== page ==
law, gay men and other men who have sex with men and transgender people
are better able to seek out the health care and other services they need. In
2009, the High Court of Delhi overturned laws criminalizing same-sex sexual
behaviour on the basis that these laws violated the Indian Constitution, which
provides for the equality of all Indian citizens and the right to live with dignity
(112–114).7 A 2013 study found that the ruling had resulted in increased self-
acceptance and self-confidence among gay men and other men who have
sex with men, other sexual minorities and outreach workers (112). It had also

7. This decision was reversed by the Supreme Court in 2013. In 2015, the Court agreed to review the decision again.

53
contributed to reduced harassment by state actors and increased societal
and familial acceptance.

Maximizing the impact of pre-exposure prophylaxis

PrEP is a powerful method for preventing HIV transmission. This can be seen
in the United States, where new HIV infections in San Francisco decreased
significantly––by 51% from 2012 to 2016—after PrEP was added to the city’s
AIDS response (124). Current evidence from a range of settings shows that PrEP
adherence among gay men and other men who have sex with men is good
and that the benefits far outweigh the costs. For instance, a recent study in the
United Kingdom concluded that a PrEP programme for gay men and other men
who have sex with men would be cost-effective in the short-term and eventually
cost-saving, since it decreases the number of men who would need lifelong HIV
treatment (125). In Brazil, a study found that 83% of young (aged 18–24 years)
gay men and other men who have sex with men and transgender women were
adhering to PrEP after 48 weeks (126). However, studies in China, Malaysia and
African-American communities in the United States indicate that additional
publicity and support is needed in some settings to boost uptake of PrEP and to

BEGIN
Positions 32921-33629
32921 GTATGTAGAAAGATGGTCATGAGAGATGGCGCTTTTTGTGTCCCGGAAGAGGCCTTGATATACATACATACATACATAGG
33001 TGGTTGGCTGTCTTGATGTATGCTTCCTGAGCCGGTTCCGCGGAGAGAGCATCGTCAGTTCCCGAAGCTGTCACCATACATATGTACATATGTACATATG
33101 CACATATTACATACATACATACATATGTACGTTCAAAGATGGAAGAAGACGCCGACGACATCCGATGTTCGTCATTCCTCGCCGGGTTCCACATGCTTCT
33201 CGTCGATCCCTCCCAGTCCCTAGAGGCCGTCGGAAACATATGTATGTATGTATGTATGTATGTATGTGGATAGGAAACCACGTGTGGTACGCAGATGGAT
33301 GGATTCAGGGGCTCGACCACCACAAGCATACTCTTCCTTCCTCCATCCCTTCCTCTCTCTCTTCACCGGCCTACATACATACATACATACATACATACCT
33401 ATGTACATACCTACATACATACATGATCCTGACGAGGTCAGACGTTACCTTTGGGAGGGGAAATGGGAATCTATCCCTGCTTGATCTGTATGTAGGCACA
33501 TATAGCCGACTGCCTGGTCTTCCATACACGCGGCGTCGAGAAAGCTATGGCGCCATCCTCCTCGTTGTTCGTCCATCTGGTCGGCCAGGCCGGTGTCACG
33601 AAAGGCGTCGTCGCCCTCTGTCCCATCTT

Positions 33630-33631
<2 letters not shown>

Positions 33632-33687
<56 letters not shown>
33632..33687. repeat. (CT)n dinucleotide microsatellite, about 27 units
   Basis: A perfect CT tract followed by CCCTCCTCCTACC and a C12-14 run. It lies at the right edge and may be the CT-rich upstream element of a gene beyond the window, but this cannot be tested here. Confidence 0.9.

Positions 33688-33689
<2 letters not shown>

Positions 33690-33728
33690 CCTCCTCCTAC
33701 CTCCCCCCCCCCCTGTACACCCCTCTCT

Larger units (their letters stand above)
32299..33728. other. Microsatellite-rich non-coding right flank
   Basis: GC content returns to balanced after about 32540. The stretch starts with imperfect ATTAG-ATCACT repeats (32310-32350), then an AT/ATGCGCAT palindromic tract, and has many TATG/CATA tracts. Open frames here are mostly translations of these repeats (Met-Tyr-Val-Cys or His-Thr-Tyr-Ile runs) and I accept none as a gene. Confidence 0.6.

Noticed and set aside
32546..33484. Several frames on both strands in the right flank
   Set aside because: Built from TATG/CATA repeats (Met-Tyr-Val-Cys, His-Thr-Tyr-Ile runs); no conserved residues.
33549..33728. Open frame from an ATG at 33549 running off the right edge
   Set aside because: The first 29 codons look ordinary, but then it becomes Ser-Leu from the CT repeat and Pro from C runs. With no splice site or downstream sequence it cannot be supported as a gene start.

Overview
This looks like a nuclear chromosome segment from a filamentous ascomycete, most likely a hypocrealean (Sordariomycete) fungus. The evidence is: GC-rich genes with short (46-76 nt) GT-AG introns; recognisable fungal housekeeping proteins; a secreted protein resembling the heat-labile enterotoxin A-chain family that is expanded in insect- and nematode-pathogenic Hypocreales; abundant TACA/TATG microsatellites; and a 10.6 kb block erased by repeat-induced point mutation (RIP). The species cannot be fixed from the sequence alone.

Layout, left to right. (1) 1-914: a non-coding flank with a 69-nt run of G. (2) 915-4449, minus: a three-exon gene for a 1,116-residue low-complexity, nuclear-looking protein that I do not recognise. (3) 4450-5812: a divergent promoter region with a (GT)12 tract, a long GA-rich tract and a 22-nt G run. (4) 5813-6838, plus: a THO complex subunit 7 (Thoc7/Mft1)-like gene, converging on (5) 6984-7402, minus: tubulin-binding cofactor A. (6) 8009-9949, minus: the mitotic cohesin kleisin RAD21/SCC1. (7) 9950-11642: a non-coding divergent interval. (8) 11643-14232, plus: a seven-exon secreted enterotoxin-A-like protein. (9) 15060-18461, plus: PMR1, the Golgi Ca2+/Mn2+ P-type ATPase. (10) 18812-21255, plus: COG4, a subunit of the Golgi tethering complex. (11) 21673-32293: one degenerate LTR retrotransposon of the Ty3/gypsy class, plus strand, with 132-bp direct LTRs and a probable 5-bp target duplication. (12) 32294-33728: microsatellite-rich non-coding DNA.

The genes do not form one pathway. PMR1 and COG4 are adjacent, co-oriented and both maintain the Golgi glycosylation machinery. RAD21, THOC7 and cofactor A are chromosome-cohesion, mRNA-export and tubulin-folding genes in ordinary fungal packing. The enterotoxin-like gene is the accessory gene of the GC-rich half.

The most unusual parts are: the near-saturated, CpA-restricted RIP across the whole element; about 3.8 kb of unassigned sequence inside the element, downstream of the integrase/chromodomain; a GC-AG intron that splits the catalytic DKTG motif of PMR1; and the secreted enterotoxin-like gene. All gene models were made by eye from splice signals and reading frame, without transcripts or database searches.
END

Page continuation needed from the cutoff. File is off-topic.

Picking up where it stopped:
bolster adherence (127–130).

There is also value in enhancing other sexual health services alongside PrEP,
since people at the greatest risk of HIV exposure also are at high risk of other
sexually transmitted infections (131). In particular, PrEP would have the maximum
effect if it was used by those who are most likely to transmit or acquire HIV. A
recent phylogenetic study among gay men and other men who have sex with
men suggested that at least 40% of the onward spread of the HIV epidemic in
Quebec, Canada, can be ascribed to only 30 clusters of people, each varying in
size from 20 to 140 individuals (132). Self-identification of high risk, combined
with a few screening questions, could identify those men who are at very high
risk of HIV infection and therefore ideal candidates for PrEP.

When rolling out PrEP in male key populations, it is important to ensure that
strategies are inclusive and equitable, and that they reach all men with high
HIV risks. In the United States, for example, the Centers for Disease Control
and Prevention estimate that over 490 000 sexually active gay men and other
men who have sex with men are at high risk for acquiring HIV and should be
offered PrEP. A large proportion of new HIV infections in the United States
occur among black or Latino men who have sex with men (Figure 24), yet PrEP
uptake appears to be disproportionately low within these groups (133–135).
Challenges include a lack of affordable health insurance, multilayered stigma
and discrimination, and a lack of awareness about PrEP services (136, 137).

More inclusive access to (and uptake of) PrEP can be achieved by investing
in community awareness and education campaigns, removing financial
barriers (including expanding health insurance coverage for PrEP), tailoring
services to reach young men and men within ethnic minorities, addressing